The 2018 federal omnibus spending bill fixed the ongoing confusion surrounding livestock air emissions reporting requirements.
As I've reported before, the EPA has been struggling with a recent D.C. Circuit federal court decision which vacated an agency rule exempting livestock operations from air emissions reporting requirements. The court's finding eventually would have required livestock operators to report air emissions. The EPA asked for multiple delays before the new requirement became effective in order to work out the best way to accurately estimate air emissions and how an operation should report its theoretical emissions.
On March 23, 2018, the president signed the the federal omnibus spending bill (called the Consolidated Appropriations Act 2018) into law. Title XI of the bill is called the "Fair Agricultural Reporting Method Act" (or FARM Act). The FARM Act provides that the reporting requirements of CERCLA do not apply to the application, handling, or storage of a registered pesticide by an agricultural producer or to air emissions from animal waste at a farm. "Farm" is defined as a site or area (including structures) used for the production of a crop or the raising or selling of animals, which produces at least $1,000 in agricultural products per year.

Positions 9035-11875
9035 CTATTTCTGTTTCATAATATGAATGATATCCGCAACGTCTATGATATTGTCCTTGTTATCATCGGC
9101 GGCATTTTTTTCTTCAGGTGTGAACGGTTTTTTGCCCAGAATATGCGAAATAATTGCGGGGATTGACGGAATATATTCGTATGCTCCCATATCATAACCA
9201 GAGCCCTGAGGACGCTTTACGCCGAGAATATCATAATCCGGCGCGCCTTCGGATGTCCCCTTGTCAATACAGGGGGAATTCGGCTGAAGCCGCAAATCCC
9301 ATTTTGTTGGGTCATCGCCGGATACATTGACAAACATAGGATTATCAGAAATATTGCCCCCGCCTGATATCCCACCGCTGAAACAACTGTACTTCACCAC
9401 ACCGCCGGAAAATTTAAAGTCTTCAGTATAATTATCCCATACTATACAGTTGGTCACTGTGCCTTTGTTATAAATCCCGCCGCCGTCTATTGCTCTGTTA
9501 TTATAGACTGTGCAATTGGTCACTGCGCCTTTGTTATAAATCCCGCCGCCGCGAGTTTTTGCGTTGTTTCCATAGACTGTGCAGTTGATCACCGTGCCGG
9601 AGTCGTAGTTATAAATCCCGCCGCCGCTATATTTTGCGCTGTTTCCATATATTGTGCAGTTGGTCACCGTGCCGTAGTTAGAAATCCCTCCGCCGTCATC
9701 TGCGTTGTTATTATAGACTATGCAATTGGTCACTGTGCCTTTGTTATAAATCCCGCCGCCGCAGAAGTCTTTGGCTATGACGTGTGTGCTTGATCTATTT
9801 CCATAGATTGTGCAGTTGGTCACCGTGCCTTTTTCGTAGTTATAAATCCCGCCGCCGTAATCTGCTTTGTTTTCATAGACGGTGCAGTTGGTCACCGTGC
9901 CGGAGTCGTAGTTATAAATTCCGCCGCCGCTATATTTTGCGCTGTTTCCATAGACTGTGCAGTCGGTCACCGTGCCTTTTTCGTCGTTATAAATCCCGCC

The FARM Act means that even when the D.C. Circuit Court eventually issues its mandate formally vacating the EPA exemption rule, livestock operators will be exempt from CERCLA air emissions reporting requirements under the FARM Act.